4. 4. S10 Journal of Hypertension 2008, Vol 26 (suppl 3) Fig. 4 Proportion of patients with diabetes with events during the follow-up of the MICRO–HOPE study; 3577 patients with diabetes with a follow-up of more than 4.5 years (60% of patients had coronary events). Placebo group (142/79 mmHg); ramipril group (142/80 mmHg) [16]. compared with the ACE inhibitor lisinopril in patients with with diabetes, probably as a result of the smaller dia- hypertension with or without diabetes. As a result, thiazide betic patient sample size [11,23]. Furthermore, aspirin diuretics are one of the recommended first-line therapies had no substantial effects on stroke and mortality in in patients with hypertension and diabetes, without overt patients either with or without diabetes. The real nephropathy, with ACE inhibitors one of the leading degree of efficacy of aspirin for the prevention of options for add-on treatment [18]. cardiovascular events in patients with diabetes thus remains uncertain, and additional specific trials of Blood pressure control and aspirin therapy in HOT aspirin administration in patients with diabetes are The effectiveness of tight blood pressure control for the required. Certainly, evidence indicating that diabetes prevention of macrovascular events was further shown in is a prothrombotic condition continues to accumulate. A a diabetic subgroup of the Hypertension Optimal Treat- recent review [24] reported that insulin resistance ment (HOT) trial [19]. In HOT, patients randomly is accompanied by the loss of control of platelet acti- assigned to antihypertensive treatment with a diastolic vation and increased levels of a variety of coagulation blood pressure goal of less than 80 mmHg had a 51% factors and the fibrinolytic inhibitor, plasminogen acti- reduction in major cardiovascular events compared with vator inhibitor 1. As diabetes develops, the fibrin struc- those randomly assigned to a diastolic blood pressure ture/function of fibrinogen is altered, resulting in a target of less than 90 mmHg. The current blood press- reduction in permeability, clot lysis and enhanced clot ure target of 130/80 mmHg recommended for patients rigidity. These haemostatic abnormalities generate a with hypertension and diabetes in all major guidelines prothrombotic phenotype, suggesting the importance [10,11,18] has been heavily influenced by these land- of antithrombotic therapy as a prevention strategy in mark studies. Before the publication of these studies patients with diabetes. Current American Diabetes ‘fair’ or ‘acceptable’ blood pressure levels for individuals Association guidelines recommend the use of aspirin with diabetes were as high as 160/95 mmHg or less therapy in patients with diabetes who have a history [20]. (secondary prevention) or are at risk (primary preven- tion) of cardiovascular disease [10]. Clinical trials have also shown that aspirin reduces the incidence of stroke and myocardial infarction in patients Renal protection in IDNT with a history of cardiovascular disease [21,22]. The Diabetic nephropathy is a common complication of HOT trial showed that the addition of low-dose aspirin diabetes, which results in a decline in renal function to antihypertensive treatment reduced major cardiovas- and consequent progression to end-stage renal disease cular events by 15% (P ¼ 0.03) and myocardial infarc- (ESRD) in the absence of specific intervention. Arterial tion by 36% (P ¼ 0.001), compared with placebo, in blood pressure also plays an important role in the devel- patients with treated hypertension [19]. A separate opment of renal damage; hypertension appears to be a subgroup analysis showed that although aspirin statisti- determining factor of progression to ESRD. Therefore, cally significantly reduced the risk of major cardiovas- the tight control of hypertension is essential to reduce cular events and myocardial infarction in patients with- the risk of development and progression of diabetic out diabetes it did not show such an effect in patients nephropathy.Copyright © Lippincott Williams & Wilkins. Unauthorized reproduction of this article is prohibited.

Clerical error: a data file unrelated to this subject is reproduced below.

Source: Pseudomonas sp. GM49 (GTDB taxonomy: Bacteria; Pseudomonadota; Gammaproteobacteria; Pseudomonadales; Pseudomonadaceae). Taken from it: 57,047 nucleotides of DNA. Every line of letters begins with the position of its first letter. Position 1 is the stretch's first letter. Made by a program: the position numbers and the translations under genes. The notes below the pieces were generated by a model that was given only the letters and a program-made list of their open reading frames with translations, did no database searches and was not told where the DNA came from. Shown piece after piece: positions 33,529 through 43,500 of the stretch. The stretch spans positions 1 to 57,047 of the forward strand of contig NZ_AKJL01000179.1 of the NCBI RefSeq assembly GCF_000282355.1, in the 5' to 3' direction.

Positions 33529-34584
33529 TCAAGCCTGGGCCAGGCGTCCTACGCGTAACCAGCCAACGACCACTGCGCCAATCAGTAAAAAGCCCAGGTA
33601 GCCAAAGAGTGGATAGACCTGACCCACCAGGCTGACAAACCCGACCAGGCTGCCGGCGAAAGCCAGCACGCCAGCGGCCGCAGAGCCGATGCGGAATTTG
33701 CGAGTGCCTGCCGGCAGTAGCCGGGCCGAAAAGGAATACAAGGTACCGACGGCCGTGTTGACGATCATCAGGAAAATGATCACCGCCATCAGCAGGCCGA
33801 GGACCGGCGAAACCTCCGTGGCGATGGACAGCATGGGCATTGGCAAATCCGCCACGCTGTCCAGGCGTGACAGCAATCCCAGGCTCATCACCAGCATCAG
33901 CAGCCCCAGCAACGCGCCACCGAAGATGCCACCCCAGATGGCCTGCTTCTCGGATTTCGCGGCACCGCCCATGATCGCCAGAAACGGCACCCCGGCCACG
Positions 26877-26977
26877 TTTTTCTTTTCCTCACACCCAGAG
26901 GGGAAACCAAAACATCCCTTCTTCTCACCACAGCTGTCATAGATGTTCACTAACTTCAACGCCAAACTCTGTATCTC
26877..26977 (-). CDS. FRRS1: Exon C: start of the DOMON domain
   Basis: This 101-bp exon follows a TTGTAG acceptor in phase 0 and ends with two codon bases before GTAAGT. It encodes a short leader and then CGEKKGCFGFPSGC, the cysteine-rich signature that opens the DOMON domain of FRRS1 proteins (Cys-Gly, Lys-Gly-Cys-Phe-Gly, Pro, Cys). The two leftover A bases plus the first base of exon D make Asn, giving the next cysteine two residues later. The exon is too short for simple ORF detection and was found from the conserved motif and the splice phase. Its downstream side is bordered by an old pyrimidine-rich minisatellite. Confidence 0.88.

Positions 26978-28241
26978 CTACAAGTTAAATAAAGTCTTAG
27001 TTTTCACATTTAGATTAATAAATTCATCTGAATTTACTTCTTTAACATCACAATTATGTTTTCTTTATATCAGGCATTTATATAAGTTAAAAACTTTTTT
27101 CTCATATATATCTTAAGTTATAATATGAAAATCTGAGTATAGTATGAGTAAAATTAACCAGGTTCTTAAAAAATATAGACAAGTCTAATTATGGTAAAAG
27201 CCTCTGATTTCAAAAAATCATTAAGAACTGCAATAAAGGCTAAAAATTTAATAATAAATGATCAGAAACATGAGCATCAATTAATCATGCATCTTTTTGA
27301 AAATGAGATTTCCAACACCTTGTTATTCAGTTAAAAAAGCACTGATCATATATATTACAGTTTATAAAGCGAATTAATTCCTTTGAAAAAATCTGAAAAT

5. 5. Blood pressure control and cardiovascular prognosis in diabetes Mourad and Le Jeune S11As described above, the use of ACE inhibitors in both the or greater [28]. Daily treatment with simvastatin was foundUKPDS and MICRO–HOPE studies reduced the risk of to reduce significantly the incidence of major coronarymicrovascular events. In the Irbesartan Diabetic Nephro- (27%) and vascular (22%; both p < 0.0001) events, includ-pathy Trial (IDNT) [25], the renoprotective effects of the ing stroke (24%; p ¼ 0.01), compared with placebo afterARB irbesartan were demonstrated in patients with hy- 4.8 years of follow-up. This risk reduction in majorpertension with nephropathy caused by type 2 diabetes. vascular events was also seen in diabetic patients withAfter 2.6 years of follow-up, the risk of a doubling of the hypertension within the HPS population. The Collabora-serum creatinine concentration was decreased by 33% tive Atorvastatin Diabetes Study (CARDS) [29] showed(p ¼ 0.003) and 37% (p < 0.001) in irbesartan and amlodi- that atorvastatin effectively reduced the risk of cardio-pine recipients, respectively, compared with placebo vascular events, including acute coronary events and(Fig. 5). Moreover, the relative risk of ESRD was 23% stroke, in patients with type 2 diabetes without elevatedlower in the irbesartan group compared with either the LDL-cholesterol levels and with no previous history ofplacebo or amlodipine groups; this was found to be margin- cardiovascular disease (Fig. 6). After a follow-up period ofally significant (both p ¼ 0.07). An analysis [26] of the 3.9 years, the risk of a major cardiovascular event wascardiovascular endpoints that were reported in the IDNT significantly reduced in the atorvastatin group comparedstudy failed to show a cardioprotective effect with irbe- with the placebo group [hazard ratio (HR) 0.63; 95% CIsartan; no difference in the cardiovascular event rates were 0.48–0.83; p ¼ 0.001]. This outcome was driven by signi-seen between the irbesartan, placebo and amlodipine ficant reductions in the risk of acute coronary eventsgroups (29.7%, 32.5% and 28.3% of patients, respectively). (HR 0.64; 95% CI 0.45–0.91) and stroke (HR 0.52; 95% CI 0.31–0.89).Lipid-lowering therapy: HPS and CARDSThe increased risk of cardiovascular morbidity and The results of HPS and CARDS established the effec-mortality in patients with diabetes emphasizes the need tiveness of statin therapy for the primary prevention offor aggressive lowering of all modifiable risk factors. In macrovascular events in patients with diabetes regardlessthese individuals, low-density lipoprotein (LDL) choles- of cholesterol levels, and statins have become the first-terol is a strong predictor of coronary heart disease as in choice agent for primary prevention in these patients.the general population. Plasma concentrations of total Those studies also emphasized the need for tight controland LDL-cholesterol in patients with diabetes are, how- of the multiple risk factors present in patients withever, typically similar to those in the general population, diabetes.which may explain the low prescription rates of lipid-lowering therapies for patients with diabetes in the past Multifactorial intervention and mortality: Steno-2[27]. Trials of intensified interventions for single risk factors in patients with type 2 diabetes, which include UKPDS andTwo major studies have demonstrated the benefits of CARDS, have demonstrated efficacy in reducing thestatins for the prevention of macrovascular events in development and progression of both micro- and macro-patients with diabetes, which has led to the wide use of vascular complications. On the basis of these findings,this lipid-lowering therapy in such individuals. The Heart treatment guidelines were modified to recommend anProtection Study (HPS) included almost 6000 patients intensified multifactorial approach to the treatment ofwith diabetes and total cholesterol levels of 3.5 mmol/l type 2 diabetes.Fig. 5 End stage of renal disease p = 0.003 Doubling of creatinine p = 0.07 Cardiovascular events NS 0 10 20 30 % patientsProportion of patients with events during the follow-up of the IDNT study; 1715 patients with hypertension and proteinuria (>900 mg/24 h, creatinine1–3 mg/dl) with a follow-up of more than 2.6 years. Placebo group (144/80 mmHg); irbesartan group (141/78 mmHg) [25].Copyright © Lippincott Williams & Wilkins. Unauthorized reproduction of this article is prohibited.